Published on January 19th, 2015 | by Chuck10
Amex Offer at Staples.com – Gift Cards, Level 3 Processing, and Thinking Out of the Box
This is our first post in a new weekly series called Manufactured Mondays. (See more details on the new series here.) We’ll try to provide additional insight into manufacturing spend options and techniques each Monday. You can view all future posts in the series by clicking here.
We often see AmEx Offers which give discounts on purchases made at Staples.com. Most recently, there’s a targeted offer of $25 off $100 at Staples.com.
When we find ourselves without needing anything from Staples, we turn to Plan B – buy gift cards at staples.com…
Level 3 Processing
Recently, people have been noticing that when purchasing gift cards from Staples, it shows up in the Amex login exactly what they purchased. This info is called Level 3 Processing, in which the merchant relays more detailed info on the purchase to the card issuer. It’s been reported that this has nothing to do with gift card purchases; all purchases from Staples show up with Level 3 data indicating the goods purchased. A few other merchants also give Level 3 data to Amex, notably Sears. The main reason some merchants provide Level 3 data is because it reduces their credit card processing fees and they get faster payment from the card issuers. We wrote more about this here.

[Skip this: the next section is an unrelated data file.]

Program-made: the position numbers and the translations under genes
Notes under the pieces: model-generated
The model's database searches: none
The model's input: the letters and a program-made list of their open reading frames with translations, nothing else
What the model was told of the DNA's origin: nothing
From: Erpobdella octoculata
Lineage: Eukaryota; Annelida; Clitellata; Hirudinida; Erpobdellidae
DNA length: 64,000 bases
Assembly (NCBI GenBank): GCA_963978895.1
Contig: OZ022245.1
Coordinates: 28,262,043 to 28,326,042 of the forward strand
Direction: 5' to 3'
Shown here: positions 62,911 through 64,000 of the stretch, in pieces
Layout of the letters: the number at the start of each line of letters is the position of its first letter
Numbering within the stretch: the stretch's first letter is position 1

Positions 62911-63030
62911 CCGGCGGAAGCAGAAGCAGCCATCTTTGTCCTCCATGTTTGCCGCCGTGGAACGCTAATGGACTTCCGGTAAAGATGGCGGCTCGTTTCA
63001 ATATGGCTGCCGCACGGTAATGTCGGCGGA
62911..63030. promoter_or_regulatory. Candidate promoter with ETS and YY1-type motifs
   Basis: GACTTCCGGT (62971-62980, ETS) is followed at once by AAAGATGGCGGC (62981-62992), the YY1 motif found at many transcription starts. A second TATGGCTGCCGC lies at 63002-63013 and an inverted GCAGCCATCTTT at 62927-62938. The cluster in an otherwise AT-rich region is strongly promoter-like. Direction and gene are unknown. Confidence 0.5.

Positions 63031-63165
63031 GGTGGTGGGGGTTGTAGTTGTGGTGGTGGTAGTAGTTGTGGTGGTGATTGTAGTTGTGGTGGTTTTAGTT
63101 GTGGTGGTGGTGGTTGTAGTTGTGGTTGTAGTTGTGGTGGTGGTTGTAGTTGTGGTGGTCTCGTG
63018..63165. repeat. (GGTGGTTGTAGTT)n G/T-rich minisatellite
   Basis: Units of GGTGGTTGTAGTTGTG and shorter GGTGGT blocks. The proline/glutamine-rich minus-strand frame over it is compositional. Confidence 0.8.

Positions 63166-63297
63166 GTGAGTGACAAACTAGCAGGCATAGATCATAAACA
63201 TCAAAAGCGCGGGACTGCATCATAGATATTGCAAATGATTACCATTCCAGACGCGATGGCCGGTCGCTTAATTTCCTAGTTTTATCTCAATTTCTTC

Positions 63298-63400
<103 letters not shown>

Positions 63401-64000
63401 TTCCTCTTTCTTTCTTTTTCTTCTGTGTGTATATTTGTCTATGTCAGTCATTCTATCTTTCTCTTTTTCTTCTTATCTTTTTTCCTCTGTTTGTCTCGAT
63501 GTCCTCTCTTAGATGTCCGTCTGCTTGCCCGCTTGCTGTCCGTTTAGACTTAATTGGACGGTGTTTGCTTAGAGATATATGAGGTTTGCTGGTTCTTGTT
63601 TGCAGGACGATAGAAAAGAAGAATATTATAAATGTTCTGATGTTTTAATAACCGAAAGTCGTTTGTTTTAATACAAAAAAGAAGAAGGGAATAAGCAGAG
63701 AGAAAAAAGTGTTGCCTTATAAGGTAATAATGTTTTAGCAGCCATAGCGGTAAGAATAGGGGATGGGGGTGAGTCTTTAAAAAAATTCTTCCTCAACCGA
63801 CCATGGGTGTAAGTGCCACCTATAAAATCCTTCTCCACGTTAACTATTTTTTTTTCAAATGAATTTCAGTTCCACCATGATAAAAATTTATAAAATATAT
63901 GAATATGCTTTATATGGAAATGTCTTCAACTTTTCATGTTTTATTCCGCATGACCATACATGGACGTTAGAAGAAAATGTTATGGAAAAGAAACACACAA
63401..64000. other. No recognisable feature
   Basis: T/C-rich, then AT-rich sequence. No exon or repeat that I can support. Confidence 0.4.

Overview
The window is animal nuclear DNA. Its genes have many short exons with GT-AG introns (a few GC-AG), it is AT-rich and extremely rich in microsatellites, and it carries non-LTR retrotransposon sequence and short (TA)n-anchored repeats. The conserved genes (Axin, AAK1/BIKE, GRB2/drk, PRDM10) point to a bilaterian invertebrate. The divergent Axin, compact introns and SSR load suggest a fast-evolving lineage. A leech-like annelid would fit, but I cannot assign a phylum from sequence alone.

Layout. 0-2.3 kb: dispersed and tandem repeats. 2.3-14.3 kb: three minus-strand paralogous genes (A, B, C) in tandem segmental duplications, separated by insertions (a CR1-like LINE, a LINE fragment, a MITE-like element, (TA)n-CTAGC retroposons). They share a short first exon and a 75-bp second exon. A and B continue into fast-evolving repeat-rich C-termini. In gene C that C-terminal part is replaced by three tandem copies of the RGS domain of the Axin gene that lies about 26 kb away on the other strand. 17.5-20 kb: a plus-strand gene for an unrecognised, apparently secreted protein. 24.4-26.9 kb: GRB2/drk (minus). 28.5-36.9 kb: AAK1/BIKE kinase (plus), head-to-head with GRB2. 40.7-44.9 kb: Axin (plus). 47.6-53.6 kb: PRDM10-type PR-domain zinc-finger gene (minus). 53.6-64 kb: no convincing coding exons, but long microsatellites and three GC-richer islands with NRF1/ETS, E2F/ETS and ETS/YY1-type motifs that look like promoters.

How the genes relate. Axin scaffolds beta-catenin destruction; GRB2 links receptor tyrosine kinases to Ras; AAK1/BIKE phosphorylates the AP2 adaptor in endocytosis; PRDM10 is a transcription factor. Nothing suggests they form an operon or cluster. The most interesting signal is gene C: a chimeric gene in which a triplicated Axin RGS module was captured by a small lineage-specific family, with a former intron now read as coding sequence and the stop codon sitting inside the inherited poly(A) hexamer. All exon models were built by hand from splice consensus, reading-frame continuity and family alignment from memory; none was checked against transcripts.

I checked some old Staples purchases in my Amex account, from April 2014, and they’re showing all the details. Here’s a look at an online purchase:
And here’s a look at an in-store purchase:
Some people may not like Level 3 Processing for privacy reasons, but the specific concern for us is that Staples recently started adding in the Terms & Conditions that gift card purchases are not eligible for the Amex Offer credit.
Here’s a look at the new T&C:
And here’s one of the old T&C:
Reportedly, the T&C in the most recent past Amex Offer did not say the gift card exclusion. Meaning, that this is a completely new phenomenon. Since Amex has the exact details of what was purchased, the concern arose that they could code gift card purchases not to trigger the credit.
It Still Works